Adrien Broner brings talent, showmanship into tonight's title fight vs. Gavin Rees in Atlantic City

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ATLANTIC CITY - The last time WBC lightweight champion Adrien Broner fought in Atlantic City, he visited the local Boys & Girls Club a few weeks after Hurricane Sandy had swept through and caused extensive damage to the facility.

Broner, 23, displayed none of the braggadocio that has drawn almost as much attention as his immense talent. He spent a few hours with about a hundred kids who had no idea who he was. He wrestled with them, shot a few baskets and mostly just had fun.

Two days later, on Nov. 17, 2012, he punished reigning lightweight champ Antonio DeMarco while earning an eighth-round TKO.

"There are many sides to Adrien Broner," he said Thursday at Caesars Atlantic City. "That's the way I am. I know some people don't like me, but I was told a long time ago that if everybody likes you, then somebody is lying. But I love all my haters. Whether they like me or hate me, they still come to see me fight."

More than 5,000 fans are expected to watch Broner (25-0, 21 KOs) defend his title at Boardwalk Hall tonight against Gavin Rees (37-1-1, 18 KOs). Although Broner is heavily favored, more than a few fans - including hundreds from Rees' native Wales - will root for the underdog.

Broner, a native of Cincinnati, exudes a brashness that can irk people. Count Rees and his trainer, Gary Lockett, among those who don't care for his antics.

"He's been disrespecting me to the point where I want to give him a smack in the mouth," Rees, 32, said. "But I'll wait until Saturday night. By the end of the night, I think all of the fans will appreciate my skills and talent when I beat the next big thing in boxing."

Rees faces a daunting challenge. Aside from a close victory over Daniel Ponce De Leon two years ago, Broner has breezed through his competition. His combination of hand speed, power and defense - in addition to his cockiness - have drawn comparisons to welterweight champion Floyd Mayweather Jr.

Brawling with brother

Broner had tougher fights with his twin, Andre Broner.

They both started boxing in Cincinnati under the guidance of trainer Mike Stafford, who is still in Adrien's corner. Stafford recalled with a laugh that Andre more than held his own in their sparring sessions.

"Andre actually was the more powerful puncher," Stafford said. "He was a southpaw and he hit harder coming up. Adrien was more flashy. But Andre didn't have the drive like Adrien. He gave up boxing around 15 and started to focus on music. But Adrien loves the sport. He eats, sleeps and drinks boxing."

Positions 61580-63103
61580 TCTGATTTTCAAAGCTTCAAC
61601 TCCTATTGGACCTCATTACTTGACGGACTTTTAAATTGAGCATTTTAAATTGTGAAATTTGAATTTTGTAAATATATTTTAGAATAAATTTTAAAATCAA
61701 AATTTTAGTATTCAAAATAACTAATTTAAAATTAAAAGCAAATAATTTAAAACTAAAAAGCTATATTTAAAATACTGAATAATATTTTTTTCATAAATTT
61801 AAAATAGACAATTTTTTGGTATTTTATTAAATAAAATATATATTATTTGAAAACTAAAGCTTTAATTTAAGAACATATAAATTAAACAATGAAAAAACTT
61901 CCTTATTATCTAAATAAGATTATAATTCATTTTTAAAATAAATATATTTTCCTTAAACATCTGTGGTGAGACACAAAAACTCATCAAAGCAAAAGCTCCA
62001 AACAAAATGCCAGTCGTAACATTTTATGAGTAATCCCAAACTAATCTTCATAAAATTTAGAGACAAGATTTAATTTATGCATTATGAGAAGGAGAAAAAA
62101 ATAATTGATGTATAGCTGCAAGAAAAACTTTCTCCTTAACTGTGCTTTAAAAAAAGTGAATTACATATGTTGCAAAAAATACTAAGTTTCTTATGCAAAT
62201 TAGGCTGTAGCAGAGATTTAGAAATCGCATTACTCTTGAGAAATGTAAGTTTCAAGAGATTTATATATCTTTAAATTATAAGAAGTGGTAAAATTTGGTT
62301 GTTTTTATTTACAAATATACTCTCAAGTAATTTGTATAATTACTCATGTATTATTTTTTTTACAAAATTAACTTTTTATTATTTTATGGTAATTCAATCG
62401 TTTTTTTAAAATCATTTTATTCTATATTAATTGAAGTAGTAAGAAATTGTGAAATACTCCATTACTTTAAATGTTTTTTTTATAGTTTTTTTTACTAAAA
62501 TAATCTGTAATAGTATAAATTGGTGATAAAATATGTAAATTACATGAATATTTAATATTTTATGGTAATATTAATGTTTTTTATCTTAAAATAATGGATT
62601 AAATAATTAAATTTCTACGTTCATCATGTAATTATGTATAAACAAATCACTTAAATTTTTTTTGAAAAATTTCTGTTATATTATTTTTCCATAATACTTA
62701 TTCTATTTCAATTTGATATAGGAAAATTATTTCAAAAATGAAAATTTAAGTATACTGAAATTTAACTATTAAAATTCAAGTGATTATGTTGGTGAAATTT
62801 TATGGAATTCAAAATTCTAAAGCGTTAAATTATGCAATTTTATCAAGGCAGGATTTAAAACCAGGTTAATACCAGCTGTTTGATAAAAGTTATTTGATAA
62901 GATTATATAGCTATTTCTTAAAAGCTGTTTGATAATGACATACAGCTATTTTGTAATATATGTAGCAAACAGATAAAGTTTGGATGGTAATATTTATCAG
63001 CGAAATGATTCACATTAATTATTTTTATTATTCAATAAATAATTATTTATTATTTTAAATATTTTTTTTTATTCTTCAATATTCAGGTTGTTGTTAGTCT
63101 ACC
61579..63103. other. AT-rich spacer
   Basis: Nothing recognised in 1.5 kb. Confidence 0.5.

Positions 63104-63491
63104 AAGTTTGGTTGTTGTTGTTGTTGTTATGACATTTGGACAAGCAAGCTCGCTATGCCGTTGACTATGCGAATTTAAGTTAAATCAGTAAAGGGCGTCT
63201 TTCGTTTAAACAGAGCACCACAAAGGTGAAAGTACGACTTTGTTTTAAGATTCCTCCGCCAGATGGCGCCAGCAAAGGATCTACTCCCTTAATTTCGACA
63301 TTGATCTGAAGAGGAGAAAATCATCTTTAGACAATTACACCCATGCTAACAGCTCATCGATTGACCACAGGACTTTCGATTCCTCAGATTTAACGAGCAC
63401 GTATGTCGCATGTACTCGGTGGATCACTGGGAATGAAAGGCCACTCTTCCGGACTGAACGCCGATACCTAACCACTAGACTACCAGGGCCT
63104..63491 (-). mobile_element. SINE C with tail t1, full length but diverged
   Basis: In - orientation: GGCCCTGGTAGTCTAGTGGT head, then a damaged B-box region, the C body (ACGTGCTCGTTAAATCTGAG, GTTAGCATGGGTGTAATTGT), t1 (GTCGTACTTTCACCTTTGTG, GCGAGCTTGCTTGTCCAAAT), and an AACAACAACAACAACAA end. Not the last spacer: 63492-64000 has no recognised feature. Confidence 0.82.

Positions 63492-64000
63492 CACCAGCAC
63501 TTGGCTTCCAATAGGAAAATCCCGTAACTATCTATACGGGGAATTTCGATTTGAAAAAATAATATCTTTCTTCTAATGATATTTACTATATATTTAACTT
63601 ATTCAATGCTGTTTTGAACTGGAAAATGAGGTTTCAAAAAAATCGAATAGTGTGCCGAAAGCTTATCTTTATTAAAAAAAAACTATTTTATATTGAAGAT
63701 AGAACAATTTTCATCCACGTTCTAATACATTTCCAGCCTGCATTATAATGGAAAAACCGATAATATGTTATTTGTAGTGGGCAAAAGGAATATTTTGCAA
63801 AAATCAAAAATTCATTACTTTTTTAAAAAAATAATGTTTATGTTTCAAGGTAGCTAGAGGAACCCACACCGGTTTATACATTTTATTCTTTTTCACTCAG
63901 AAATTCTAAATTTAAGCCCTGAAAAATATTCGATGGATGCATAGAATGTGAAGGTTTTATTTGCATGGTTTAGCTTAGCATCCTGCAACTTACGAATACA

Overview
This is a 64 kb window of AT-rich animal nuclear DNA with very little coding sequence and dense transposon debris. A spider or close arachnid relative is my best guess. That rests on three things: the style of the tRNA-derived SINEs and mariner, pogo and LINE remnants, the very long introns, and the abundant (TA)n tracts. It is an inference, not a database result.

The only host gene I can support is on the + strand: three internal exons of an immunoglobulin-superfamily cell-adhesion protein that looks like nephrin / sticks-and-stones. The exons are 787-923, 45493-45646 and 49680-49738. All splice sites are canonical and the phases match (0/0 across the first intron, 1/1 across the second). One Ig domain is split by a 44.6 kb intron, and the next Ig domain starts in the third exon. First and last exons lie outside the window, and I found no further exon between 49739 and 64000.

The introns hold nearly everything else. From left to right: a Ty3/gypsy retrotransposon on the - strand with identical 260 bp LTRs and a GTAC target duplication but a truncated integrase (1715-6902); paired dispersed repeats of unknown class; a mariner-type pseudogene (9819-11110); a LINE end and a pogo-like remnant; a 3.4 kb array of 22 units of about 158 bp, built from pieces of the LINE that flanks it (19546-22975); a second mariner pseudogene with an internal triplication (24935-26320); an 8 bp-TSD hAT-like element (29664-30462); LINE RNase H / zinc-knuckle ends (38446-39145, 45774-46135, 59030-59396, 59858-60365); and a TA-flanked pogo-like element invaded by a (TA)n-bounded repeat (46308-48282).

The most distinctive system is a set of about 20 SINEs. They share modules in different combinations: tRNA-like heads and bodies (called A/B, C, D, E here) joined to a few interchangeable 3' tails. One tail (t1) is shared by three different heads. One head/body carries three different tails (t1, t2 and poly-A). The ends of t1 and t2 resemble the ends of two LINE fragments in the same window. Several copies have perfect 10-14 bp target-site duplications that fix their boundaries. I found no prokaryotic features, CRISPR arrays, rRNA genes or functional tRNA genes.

Success didn't come right away. Adrien weighed just 45 pounds when he first starting boxing and Stafford explained that he wasn't allowed to let Broner fight until he gained 10 pounds. His first sparring session came against future three-time Olympian Rau'Shee Warren. Broner left the gym in tears.

"That was the test," Stafford said. "And Adrien got beat up pretty bad by Rau'Shee, but he came back and that told me he really wanted this. He used to fight with Andre, too. They would spar and then sometimes there would be a fight after the sparring. But that's where it all started with Adrien.

"There are some kids that have the drive and commitment, and some kids just give it up. Adrien has always had it."

Stafford took the credit/blame for the flash and flair that Broner displays in and out of the ring.

He is seldom seen in public without sunglasses, even indoors. And he has a tradition of letting someone from his corner brush his hair after fights before he grants interviews.

"I made sure the kids all got haircuts when we went on our (amateur) boxing trips," Stafford said. "And I always made sure the kids looked good. Now it's a style that Adrien likes to portray, with the glasses and keeping his hair neat and clean.

"But there is also an 'old-school' way about Adrien that a lot of people don't see. When it's time to go to work, Adrien goes to work. He's had nothing handed to him, I can tell you that."

Broner's act was on full display during Friday's weigh-in in the lobby at Caesars.

He carried a can of Sprite onto the scale and was promptly admonished by New Jersey Athletic Control Board commissioner Aaron Davis. Seconds after checking in at 135 pounds - 1 pound below the lightweight limit - he whispered into Rees' ear during the traditional face-to-face pose down.

"I just wanted to let him know that play time is over," Broner said afterward. "I wanted to let him know what time it was. No more games. He's going to get (beat) up."

David Weinberg's predictionPunchlines: Rees weighed 134½ on Friday. ... Doors to Boardwalk Hall will open today at 5:30 p.m. with the first of seven fights scheduled to start around 6:30. ... Tickets are still available and cost $25 to $200. ... HBO's coverage begins at 10:45 with a super-middleweight title eliminator between Sakio Bika (30-5-2, 21 KOs) and Nikola Sjekloca (25-0, 7 KOs). The winner will earn the right to fight champion Andre Ward. Bika lost a 12-round decision to Ward three years ago.

Contact David Weinberg:

609-272-7186

DWeinberg@pressofac.com

 

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